• Toothpicks – You will likely need these to spread your paint around on the surface of the water.


  • Gloves – If your item is too large you will want to consider wearing gloves as enamel paint will attach to your hand.
  • Tape – The protective paper you choose might need tape to keep it in place while you work.
  • Nail polish remover – It's always good to have on hand in case paint gets on places you didn’t want it.
  • Clear nail polish or clear spray paint – These are only used at the end to seal your painted surface. *Spray paint should only be used with an adult’s supervision or help.

Step 1: Set Up Marbling Station

Lay out your protective paper on your work surface, if it’s necessary feel free to tape it to your station.

Choose what item you want to marble – we suggest finding a few test items in case it takes several tries to get the hang of it before you do it on your favorite item.

Fill your container with enough water to submerge your item into it.

Some items will need to have a wire or a paper clip attached so that it can be submerged in the water. You will want to do this before moving on to Step 2.

Place all other items within reach in case you need them quickly.

Step 2: Pouring the Paint

Carefully open your nail polish. Pour your paint into your cup very slowly so that a single drop comes out at a time. If there are too many drops at once the nail polish will sink instead of floating on the water. It's best to do this from a slight height of 3-4 inches. When it is dropped within 1-2 inches of the water's surface it will often fall to the bottom.

You want the nail polish to become a partially translucent and thin layer on top of the water, not a glob. If it is sticking in a glob try to break the surface tension of that glob with a toothpick. This doesn’t always work, if it won’t break just move on. Keep dropping until you have the entire surface of the water covered in a thin layer of enamel.

Using the tip of the toothpick draw lines through the two colors of nail polish so that they make a marble pattern - or a pattern similar to that which naturally occurs in stone.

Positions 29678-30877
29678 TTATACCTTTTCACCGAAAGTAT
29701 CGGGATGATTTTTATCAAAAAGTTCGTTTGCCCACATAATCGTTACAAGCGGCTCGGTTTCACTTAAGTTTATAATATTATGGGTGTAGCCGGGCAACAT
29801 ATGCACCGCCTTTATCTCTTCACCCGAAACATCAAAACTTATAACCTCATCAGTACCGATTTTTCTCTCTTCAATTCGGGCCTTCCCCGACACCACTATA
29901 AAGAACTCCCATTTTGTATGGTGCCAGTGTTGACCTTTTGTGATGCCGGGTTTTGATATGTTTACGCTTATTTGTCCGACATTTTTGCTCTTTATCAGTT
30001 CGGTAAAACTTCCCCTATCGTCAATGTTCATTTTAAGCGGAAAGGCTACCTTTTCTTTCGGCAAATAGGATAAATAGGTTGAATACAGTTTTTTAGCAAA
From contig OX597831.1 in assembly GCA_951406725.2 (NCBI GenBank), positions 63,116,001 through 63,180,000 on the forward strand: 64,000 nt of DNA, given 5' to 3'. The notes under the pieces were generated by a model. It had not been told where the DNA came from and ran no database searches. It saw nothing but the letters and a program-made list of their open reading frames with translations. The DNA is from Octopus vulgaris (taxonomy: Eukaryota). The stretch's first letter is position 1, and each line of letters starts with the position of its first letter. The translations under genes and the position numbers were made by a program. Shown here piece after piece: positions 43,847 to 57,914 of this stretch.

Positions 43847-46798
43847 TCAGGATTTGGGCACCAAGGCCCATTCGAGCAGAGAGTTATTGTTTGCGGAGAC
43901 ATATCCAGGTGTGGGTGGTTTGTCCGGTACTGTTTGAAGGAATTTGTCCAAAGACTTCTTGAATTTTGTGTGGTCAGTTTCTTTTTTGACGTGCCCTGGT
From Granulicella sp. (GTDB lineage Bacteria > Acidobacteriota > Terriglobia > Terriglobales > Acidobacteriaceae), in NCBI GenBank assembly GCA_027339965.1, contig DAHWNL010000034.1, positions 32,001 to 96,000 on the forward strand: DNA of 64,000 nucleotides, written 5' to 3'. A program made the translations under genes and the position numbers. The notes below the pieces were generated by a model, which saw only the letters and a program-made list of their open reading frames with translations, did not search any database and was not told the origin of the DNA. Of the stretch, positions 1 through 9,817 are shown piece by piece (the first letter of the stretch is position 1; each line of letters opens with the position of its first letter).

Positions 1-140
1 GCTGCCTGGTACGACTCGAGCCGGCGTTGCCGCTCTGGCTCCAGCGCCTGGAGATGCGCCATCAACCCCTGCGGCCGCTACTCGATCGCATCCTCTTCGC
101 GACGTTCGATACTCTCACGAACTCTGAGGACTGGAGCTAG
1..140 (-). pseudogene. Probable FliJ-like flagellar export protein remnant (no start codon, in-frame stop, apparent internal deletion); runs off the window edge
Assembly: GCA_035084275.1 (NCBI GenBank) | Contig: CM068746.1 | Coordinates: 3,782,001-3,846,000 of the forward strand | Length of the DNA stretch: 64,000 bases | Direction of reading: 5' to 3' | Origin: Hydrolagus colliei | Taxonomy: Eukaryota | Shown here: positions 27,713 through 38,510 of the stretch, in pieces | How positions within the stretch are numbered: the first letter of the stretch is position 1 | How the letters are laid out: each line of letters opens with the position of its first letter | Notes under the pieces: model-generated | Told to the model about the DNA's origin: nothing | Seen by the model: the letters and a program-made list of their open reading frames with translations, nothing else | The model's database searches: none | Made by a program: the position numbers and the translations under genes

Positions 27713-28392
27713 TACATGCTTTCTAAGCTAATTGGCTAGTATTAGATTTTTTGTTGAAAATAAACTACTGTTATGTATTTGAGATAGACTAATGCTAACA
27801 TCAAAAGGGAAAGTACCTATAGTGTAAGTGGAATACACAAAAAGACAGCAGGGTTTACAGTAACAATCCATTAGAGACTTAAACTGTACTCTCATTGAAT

Step 3: Dipping the Items

Slowly take your item and submerge it into the water.

You should see the paint wrap itself around your item’s surface. Once it has been fully covered and is below the paint level gently move it around so that and extra paint on the surface adheres to the side of the container or to your wire. This ensures that your item will not get extra paint on it as you pull it out of the water.

If you are doing several items you will want to make sure your water does not have old paint still on the surface. Take your toothpick and push it to the side of the water container until it is clear again before pouring new paint on top.

Your water can be reused several times before needing to be poured out and fresh water added again to keep dying more items.

Step 4: Letting It Dry + Completion

Once you have removed your item from the water it will need to be left to dry.
If it’s already on some kind of wire, hanging it is easiest. Don’t touch the painted surface until it has had enough time to dry completely.

As added protection you can use clear nail polish over the surface to seal your painted surface. With the help of an adult clear spray paint may also be used to seal your project.

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    2 years ago

    I love marbling. What a nice way to customize pendants! :)

    Maker Studio
    Maker Studio

    Reply 2 years ago